Finally in the tech category, I added to the position in Roper (ROP). The company just announced an in-line earnings result. Revenues were up just 3%, which is slow for the firm, but profit margins grew nicely, leading to significantly larger gains in earnings and EBITDA. They also reiterated in-line guidance for the year. Regardless, the market wasn't particularly thrilled and ROP stock is still down 10% from its recent high.
October's New Holding: Estee Lauder
I'm not going to get any timing points for this next pick. Estee Lauder (EL) is selling at 30x forward earnings, and the stock chart has been nearly straight up for a decade. EL stock recently pulled back from $207 to $186 in time for this month's purchase, but that's barely a dip in the grand scheme of things; it was at $90 in 2017.
However, I've been studying this company recently and it's simply a phenomenal business. Not only is it great in terms of having huge profit margins and cash flow generation, it's also enjoying a wave of growth from emerging markets as more consumers finally earn enough money to buy top-notch cosmetics products. On top of that, internet marketing has been an absolute boom for firms like Estee Lauder and L'oreal (OTCPK:LRLCY). Instagram influencer marketing and targeted online campaigns were pretty much invented to sell these sorts of products.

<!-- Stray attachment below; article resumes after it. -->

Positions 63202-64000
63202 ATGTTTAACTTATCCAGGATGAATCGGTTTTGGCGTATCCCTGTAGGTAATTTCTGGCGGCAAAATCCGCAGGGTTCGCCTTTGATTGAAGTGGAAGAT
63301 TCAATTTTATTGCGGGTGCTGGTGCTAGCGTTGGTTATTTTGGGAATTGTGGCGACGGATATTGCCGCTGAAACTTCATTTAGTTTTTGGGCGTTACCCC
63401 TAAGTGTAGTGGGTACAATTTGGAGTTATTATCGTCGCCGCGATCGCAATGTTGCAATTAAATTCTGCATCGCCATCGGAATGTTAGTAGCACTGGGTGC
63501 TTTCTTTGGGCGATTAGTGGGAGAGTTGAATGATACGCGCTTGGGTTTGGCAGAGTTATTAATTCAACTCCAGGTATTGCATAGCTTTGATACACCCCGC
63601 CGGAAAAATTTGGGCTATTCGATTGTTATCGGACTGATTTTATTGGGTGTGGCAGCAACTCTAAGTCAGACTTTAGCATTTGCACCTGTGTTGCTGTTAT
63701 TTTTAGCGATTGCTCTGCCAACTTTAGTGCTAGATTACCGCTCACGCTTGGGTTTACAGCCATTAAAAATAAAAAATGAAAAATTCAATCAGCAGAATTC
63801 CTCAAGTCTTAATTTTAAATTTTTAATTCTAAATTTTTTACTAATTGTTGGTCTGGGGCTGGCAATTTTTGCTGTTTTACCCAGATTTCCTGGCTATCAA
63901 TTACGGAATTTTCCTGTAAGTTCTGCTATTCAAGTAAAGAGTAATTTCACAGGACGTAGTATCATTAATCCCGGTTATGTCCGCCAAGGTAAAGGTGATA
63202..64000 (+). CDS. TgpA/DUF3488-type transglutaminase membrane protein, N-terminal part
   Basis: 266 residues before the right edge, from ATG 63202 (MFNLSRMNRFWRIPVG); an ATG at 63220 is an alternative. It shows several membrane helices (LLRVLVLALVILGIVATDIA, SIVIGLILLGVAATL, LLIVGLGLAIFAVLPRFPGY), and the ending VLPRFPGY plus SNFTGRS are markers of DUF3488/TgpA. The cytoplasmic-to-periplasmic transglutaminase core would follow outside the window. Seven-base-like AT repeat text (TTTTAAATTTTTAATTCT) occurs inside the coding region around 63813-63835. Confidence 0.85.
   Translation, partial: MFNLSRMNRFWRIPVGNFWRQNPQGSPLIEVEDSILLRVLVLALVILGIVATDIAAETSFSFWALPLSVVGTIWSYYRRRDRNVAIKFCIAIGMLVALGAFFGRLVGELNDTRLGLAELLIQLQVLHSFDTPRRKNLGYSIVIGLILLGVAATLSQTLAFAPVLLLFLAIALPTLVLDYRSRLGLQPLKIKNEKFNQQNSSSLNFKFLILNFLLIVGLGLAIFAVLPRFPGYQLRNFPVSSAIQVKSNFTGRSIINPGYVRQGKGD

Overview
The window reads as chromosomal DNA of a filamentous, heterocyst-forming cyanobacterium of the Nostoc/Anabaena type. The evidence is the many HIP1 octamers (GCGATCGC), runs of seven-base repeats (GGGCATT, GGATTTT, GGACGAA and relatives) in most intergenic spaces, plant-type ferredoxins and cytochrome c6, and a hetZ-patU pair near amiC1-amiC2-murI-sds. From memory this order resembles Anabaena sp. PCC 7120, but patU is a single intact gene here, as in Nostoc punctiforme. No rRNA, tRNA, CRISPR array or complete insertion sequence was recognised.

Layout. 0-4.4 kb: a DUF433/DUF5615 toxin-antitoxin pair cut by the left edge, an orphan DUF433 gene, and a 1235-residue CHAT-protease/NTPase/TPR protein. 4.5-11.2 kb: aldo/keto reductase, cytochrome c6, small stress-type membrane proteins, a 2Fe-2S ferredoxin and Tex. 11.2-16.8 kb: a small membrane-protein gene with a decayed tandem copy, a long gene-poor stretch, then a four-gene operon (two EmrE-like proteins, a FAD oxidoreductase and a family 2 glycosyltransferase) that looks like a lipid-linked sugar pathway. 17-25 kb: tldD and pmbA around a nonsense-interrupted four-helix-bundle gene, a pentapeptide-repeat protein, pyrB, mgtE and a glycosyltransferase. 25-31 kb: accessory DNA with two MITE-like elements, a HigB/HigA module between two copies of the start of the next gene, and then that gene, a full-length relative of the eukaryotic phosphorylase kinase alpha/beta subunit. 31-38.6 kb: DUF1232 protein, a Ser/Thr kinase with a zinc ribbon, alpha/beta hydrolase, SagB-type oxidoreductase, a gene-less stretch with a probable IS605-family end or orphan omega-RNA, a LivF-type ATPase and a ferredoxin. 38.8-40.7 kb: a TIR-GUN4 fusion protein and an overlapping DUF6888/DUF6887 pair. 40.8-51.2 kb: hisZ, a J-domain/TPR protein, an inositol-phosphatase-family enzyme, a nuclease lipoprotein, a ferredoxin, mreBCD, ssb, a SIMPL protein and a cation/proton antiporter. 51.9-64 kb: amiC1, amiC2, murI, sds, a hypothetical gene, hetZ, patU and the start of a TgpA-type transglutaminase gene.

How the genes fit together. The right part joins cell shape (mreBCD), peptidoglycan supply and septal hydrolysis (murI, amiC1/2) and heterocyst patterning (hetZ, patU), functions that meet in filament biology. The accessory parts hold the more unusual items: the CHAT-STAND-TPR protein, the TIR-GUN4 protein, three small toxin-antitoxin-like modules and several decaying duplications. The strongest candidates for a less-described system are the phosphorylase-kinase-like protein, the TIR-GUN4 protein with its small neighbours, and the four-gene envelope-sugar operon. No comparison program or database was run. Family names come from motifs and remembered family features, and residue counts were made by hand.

Estee Lauder's profits and margins have both soared as the company has developed its online sales channel which comes with far better economies than selling products through department stores and other traditional channels. Estee Lauder is also enjoying a huge sales boom for airport retail - and with international air travel positively exploding (again, particularly in emerging markets), there's a huge tailwind here as well.
Overall, over the past 10 years, Estee Lauder has grown net income by 18% per year compounded, and earnings per share by 24%/year. Those are jaw-dropping numbers for a defensive firm selling branded consumer goods. Coca-Cola, by contrast, has grown net income at 2%/year and EPS at 3%/year over the past 10 years.
So go ahead and say EL stock is too expensive at 30x forward earnings. It's certainly a steep price, I won't dispute that. But if 30x earnings is too expensive for something with high teens annual earnings growth, how can somebody justify paying 26x forward earnings for Coca-Cola stock with low single digits earnings growth?